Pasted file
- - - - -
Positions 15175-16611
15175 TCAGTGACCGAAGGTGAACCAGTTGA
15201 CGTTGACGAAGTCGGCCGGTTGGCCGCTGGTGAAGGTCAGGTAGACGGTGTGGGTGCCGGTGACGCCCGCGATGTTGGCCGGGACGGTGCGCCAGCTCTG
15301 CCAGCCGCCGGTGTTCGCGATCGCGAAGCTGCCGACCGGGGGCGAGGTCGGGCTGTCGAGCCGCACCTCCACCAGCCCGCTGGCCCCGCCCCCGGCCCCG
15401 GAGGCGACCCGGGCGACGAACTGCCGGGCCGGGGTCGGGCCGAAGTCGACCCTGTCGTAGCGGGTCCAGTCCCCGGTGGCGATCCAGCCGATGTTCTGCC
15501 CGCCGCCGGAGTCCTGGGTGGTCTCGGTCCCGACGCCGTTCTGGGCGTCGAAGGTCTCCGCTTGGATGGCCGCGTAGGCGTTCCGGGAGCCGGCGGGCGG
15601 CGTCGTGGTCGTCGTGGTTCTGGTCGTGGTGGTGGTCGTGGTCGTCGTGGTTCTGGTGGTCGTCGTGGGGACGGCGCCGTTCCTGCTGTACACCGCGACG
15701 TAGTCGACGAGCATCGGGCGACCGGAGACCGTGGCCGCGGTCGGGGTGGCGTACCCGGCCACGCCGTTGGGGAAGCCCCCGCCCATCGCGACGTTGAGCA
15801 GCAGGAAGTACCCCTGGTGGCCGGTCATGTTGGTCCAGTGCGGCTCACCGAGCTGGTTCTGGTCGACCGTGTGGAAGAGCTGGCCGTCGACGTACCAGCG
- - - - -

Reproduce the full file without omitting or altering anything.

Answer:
Positions 15175-16611
15175 TCAGTGACCGAAGGTGAACCAGTTGA
15201 CGTTGACGAAGTCGGCCGGTTGGCCGCTGGTGAAGGTCAGGTAGACGGTGTGGGTGCCGGTGACGCCCGCGATGTTGGCCGGGACGGTGCGCCAGCTCTG
15301 CCAGCCGCCGGTGTTCGCGATCGCGAAGCTGCCGACCGGGGGCGAGGTCGGGCTGTCGAGCCGCACCTCCACCAGCCCGCTGGCCCCGCCCCCGGCCCCG
15401 GAGGCGACCCGGGCGACGAACTGCCGGGCCGGGGTCGGGCCGAAGTCGACCCTGTCGTAGCGGGTCCAGTCCCCGGTGGCGATCCAGCCGATGTTCTGCC
15501 CGCCGCCGGAGTCCTGGGTGGTCTCGGTCCCGACGCCGTTCTGGGCGTCGAAGGTCTCCGCTTGGATGGCCGCGTAGGCGTTCCGGGAGCCGGCGGGCGG
15601 CGTCGTGGTCGTCGTGGTTCTGGTCGTGGTGGTGGTCGTGGTCGTCGTGGTTCTGGTGGTCGTCGTGGGGACGGCGCCGTTCCTGCTGTACACCGCGACG
15701 TAGTCGACGAGCATCGGGCGACCGGAGACCGTGGCCGCGGTCGGGGTGGCGTACCCGGCCACGCCGTTGGGGAAGCCCCCGCCCATCGCGACGTTGAGCA
15801 GCAGGAAGTACCCCTGGTGGCCGGTCATGTTGGTCCAGTGCGGCTCACCGAGCTGGTTCTGGTCGACCGTGTGGAAGAGCTGGCCGTCGACGTACCAGCG